The bone mineral density (BMD) is usually measured using the Dual Energy X-ray Absorptiometry (DEXA) scan. The question when testing individuals with SCI is what skeletal sites should be measure/scanned? As mentioned, the bone density at the lumbar spine in individuals with SCI does not decrease because of immobility. Studies show that the longer a person is injured, the osteoporosis effects the hip and knee negatively but the spine is positively influenced.(10) Because the majority of bone loss in individuals with SCI occurs in the lower extremity, the knee may reflect the state of bone health and the effects of different treatments.(11) Another research study indicates that the measurement of the femoral neck (Hip) using BMD can quantify the fracture risk in SCI patients.(8)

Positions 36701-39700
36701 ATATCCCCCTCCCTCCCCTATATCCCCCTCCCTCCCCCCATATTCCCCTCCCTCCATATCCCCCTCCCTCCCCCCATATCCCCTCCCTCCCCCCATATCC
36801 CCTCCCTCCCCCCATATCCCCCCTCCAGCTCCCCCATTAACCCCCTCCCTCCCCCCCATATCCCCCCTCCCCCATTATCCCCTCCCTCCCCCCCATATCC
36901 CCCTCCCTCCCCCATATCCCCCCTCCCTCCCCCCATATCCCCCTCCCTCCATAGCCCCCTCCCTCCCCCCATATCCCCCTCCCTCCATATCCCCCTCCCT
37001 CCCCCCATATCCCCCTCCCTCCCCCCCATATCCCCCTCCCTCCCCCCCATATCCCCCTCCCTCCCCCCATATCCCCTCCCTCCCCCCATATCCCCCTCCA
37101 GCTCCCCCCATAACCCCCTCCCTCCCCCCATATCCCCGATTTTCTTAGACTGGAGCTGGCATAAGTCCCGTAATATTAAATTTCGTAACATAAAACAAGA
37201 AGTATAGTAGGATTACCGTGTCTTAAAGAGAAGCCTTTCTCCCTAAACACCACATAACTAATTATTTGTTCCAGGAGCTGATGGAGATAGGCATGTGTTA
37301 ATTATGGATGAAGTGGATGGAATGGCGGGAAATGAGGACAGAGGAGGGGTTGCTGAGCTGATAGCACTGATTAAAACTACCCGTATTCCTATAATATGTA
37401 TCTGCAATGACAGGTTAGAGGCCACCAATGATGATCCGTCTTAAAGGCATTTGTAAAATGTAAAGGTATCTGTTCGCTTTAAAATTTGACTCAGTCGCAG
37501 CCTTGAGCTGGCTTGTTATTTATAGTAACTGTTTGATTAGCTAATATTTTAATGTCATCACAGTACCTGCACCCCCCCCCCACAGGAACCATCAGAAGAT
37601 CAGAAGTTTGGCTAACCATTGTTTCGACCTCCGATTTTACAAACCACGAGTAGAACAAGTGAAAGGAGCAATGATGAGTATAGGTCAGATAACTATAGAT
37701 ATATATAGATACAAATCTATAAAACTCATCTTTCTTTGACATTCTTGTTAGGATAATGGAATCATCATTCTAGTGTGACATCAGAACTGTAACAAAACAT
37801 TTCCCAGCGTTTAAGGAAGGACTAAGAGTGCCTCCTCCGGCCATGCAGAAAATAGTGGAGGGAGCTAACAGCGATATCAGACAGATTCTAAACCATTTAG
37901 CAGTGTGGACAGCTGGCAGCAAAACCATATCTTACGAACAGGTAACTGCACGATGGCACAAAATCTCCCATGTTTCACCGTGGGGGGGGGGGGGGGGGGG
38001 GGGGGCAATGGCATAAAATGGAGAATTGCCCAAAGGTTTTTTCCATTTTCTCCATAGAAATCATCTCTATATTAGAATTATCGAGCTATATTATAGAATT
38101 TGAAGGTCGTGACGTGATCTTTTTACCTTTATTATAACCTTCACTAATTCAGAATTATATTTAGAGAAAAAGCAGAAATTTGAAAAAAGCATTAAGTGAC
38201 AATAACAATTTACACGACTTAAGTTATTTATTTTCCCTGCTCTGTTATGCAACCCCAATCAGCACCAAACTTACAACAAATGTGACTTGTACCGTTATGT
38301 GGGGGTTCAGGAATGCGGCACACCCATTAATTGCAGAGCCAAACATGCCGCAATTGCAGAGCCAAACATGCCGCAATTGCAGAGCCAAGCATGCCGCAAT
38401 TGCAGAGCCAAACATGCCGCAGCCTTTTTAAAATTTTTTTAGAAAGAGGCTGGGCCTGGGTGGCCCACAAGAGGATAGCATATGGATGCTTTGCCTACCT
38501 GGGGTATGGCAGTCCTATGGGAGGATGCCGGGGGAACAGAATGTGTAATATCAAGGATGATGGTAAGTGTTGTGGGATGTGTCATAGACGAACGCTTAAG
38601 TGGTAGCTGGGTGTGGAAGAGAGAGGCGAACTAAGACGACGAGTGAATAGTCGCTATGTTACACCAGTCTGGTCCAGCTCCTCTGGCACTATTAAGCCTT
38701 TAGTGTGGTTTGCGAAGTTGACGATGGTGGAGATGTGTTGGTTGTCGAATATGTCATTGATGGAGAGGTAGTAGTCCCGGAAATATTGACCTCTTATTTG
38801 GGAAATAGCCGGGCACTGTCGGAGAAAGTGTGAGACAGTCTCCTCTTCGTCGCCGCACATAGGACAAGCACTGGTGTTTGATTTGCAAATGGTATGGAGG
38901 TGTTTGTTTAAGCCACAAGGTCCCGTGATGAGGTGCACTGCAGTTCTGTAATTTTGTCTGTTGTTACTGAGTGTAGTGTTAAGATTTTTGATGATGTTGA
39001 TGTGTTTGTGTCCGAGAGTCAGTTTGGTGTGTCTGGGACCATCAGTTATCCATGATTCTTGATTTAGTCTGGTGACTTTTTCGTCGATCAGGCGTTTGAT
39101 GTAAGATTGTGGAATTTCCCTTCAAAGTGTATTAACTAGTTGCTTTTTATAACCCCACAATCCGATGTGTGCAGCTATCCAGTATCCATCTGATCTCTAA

It is difficult to totally prevent bone demineralization after spinal cord injury. We know that individuals are at higher risk for osteoporosis following SCI. However, there is no "standard of care" to treat this problem. Standard treatment methods for osteoporosis have not been widely researched for treating a person with spinal cord injury. Each individual needs to be evaluated to determine if treatment is warranted.

    * Exercise